Finance ministry officials have informed the political leadership that any cut in excise duty, despite petrol and diesel prices touching record highs, was ill-advised if the government wanted to stick to fiscal deficit targets. The leadership has also expressed willingness to ride out any political storm, said sources.
The fiscal deficit target for 2018-19 or FY19 is 3.3 per cent of gross domestic product (GDP). The petrol price in Delhi on Wednesday was Rs 79.4 per litre; for a litre of diesel, one would have to shell out Rs 71. 43.
The government, however, does not want to take any populist measures — and derail the fiscal deficit target — in an election year. This is important, especially in the light of lower-than-targeted goods and services tax (GST) collection.
Senior government officials said Finance Minister Arun Jaitley had sought their views on the matter.
“The ministry has reiterated its earlier stance that for every rupee per litre cut in excise duty,” said the official. “The Centre will forego revenues worth Rs 140 billion.”
He also said, “We are aiming for monthly revenues of at least Rs 1 trillion from the GST. We are collecting about Rs 930-950 billion. The states have a buffer, in the form of compensation. We do not.”
Another official said the burden of reducing fuel prices was more with the states than with the Centre. “Even if the Centre cuts excise duty, any price drop will be temporary if crude prices and the rupee do not reach favourable levels,” the official added.
Sticking to its anti-populist stance, the government is willing to ride out a political storm.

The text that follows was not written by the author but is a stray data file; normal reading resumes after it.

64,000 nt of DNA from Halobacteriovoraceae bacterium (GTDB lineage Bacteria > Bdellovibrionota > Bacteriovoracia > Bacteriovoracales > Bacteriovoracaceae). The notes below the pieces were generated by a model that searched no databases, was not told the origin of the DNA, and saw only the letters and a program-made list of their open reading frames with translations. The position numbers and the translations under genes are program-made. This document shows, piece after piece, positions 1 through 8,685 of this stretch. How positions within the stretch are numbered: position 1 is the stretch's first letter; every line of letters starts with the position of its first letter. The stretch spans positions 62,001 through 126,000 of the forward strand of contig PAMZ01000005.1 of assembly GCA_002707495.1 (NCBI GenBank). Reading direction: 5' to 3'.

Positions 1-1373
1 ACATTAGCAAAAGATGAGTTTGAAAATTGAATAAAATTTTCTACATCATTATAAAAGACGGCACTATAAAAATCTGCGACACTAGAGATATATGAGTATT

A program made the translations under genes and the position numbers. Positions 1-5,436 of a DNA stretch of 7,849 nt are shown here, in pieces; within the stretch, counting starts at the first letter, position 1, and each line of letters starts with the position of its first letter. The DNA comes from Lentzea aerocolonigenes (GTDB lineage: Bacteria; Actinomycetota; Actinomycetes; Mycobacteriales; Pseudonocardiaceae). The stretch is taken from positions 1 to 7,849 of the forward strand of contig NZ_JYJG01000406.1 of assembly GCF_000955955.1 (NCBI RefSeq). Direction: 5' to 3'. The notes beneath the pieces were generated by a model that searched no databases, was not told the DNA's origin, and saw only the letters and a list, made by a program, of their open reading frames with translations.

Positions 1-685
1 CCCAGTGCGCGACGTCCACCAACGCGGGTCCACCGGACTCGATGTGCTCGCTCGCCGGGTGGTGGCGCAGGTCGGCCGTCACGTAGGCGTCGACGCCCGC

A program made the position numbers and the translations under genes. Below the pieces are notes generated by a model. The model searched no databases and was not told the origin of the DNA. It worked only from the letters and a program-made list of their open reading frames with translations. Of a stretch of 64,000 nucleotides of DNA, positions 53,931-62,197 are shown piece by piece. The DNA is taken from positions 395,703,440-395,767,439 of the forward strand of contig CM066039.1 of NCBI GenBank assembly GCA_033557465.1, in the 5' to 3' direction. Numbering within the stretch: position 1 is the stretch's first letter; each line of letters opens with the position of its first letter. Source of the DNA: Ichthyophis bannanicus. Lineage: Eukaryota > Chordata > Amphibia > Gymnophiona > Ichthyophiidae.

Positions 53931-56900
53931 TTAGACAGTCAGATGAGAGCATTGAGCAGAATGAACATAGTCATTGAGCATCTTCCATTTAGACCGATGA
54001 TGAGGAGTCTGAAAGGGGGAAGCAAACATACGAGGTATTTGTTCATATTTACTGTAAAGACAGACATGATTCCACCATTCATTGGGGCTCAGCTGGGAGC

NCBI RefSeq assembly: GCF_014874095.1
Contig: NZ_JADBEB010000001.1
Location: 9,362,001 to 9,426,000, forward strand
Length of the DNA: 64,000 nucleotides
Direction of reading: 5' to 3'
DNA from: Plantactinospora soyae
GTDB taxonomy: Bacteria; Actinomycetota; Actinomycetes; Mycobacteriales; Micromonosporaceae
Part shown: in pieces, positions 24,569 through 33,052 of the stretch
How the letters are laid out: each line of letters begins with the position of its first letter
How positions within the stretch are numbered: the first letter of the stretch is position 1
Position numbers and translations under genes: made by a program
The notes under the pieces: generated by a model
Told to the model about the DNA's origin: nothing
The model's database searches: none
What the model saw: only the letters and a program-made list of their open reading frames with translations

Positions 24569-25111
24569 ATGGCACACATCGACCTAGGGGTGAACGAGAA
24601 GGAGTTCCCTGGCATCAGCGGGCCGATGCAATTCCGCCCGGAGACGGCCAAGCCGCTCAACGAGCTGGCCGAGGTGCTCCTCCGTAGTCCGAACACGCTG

“The government has provided sops to the middle and the salaried classes through cuts in the GST rates for a number of products,” a second official said.
The first official, quoted earlier, said there were also concerns regarding dividends from state-owned companies, banks, and disinvestment. The fiscal deficit target already looked challenging and any cut in excise duty would add to the fiscal pressure, the official said.
The GST collection plummeted to the lowest in FY19 in August, as consumers deferred purchase of over 100 items in July. The revenue for August stood at Rs 939.6 billion; in July, it was Rs 964.8 billion to, according to the official data released last weekend.
The collections are expected go down even further in September, when the full impact of the rate cut comes through. It has remained below the Rs 1-trillion target for four months.
The Centre’s Budget Estimate from dividends paid by public sector units (PSUs) and banks (including the Reserve Bank of India, or the RBI) combined is Rs 1.07 trillion. The RBI has paid a surplus of Rs 500 billion for its July 2017-June 2018 fiscal year. This is almost the entire target for dividends by state-owned banks, whose balance sheets continue to suffer from a high level of stressed assets.
Stressed assets in sectors such as steel and power are also expected to hit the dividend-paying ability of PSUs. State-run steelmaker SAIL has informed the government that it is not in a position to pay dividend for FY18, as it suffered a loss of Rs 2.9 billion.